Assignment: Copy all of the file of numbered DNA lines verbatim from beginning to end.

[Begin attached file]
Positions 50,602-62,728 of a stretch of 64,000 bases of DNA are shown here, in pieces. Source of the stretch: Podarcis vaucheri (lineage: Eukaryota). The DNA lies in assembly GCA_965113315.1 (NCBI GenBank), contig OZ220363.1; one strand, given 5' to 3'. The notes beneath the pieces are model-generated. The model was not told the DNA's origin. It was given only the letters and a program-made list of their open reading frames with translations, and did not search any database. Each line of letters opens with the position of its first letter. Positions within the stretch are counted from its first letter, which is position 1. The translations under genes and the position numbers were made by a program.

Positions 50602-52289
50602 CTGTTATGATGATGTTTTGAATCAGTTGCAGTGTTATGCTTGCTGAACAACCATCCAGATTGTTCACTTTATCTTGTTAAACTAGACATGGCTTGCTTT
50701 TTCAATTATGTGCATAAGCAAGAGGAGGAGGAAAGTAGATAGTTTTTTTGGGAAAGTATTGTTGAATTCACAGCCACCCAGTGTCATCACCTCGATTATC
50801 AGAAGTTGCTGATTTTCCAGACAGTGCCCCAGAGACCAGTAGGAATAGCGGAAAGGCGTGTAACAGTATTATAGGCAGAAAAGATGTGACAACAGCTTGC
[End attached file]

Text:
Positions 50,602-62,728 of a stretch of 64,000 bases of DNA are shown here, in pieces. Source of the stretch: Podarcis vaucheri (lineage: Eukaryota). The DNA lies in assembly GCA_965113315.1 (NCBI GenBank), contig OZ220363.1; one strand, given 5' to 3'. The notes beneath the pieces are model-generated. The model was not told the DNA's origin. It was given only the letters and a program-made list of their open reading frames with translations, and did not search any database. Each line of letters opens with the position of its first letter. Positions within the stretch are counted from its first letter, which is position 1. The translations under genes and the position numbers were made by a program.

Positions 50602-52289
50602 CTGTTATGATGATGTTTTGAATCAGTTGCAGTGTTATGCTTGCTGAACAACCATCCAGATTGTTCACTTTATCTTGTTAAACTAGACATGGCTTGCTTT
50701 TTCAATTATGTGCATAAGCAAGAGGAGGAGGAAAGTAGATAGTTTTTTTGGGAAAGTATTGTTGAATTCACAGCCACCCAGTGTCATCACCTCGATTATC
50801 AGAAGTTGCTGATTTTCCAGACAGTGCCCCAGAGACCAGTAGGAATAGCGGAAAGGCGTGTAACAGTATTATAGGCAGAAAAGATGTGACAACAGCTTGC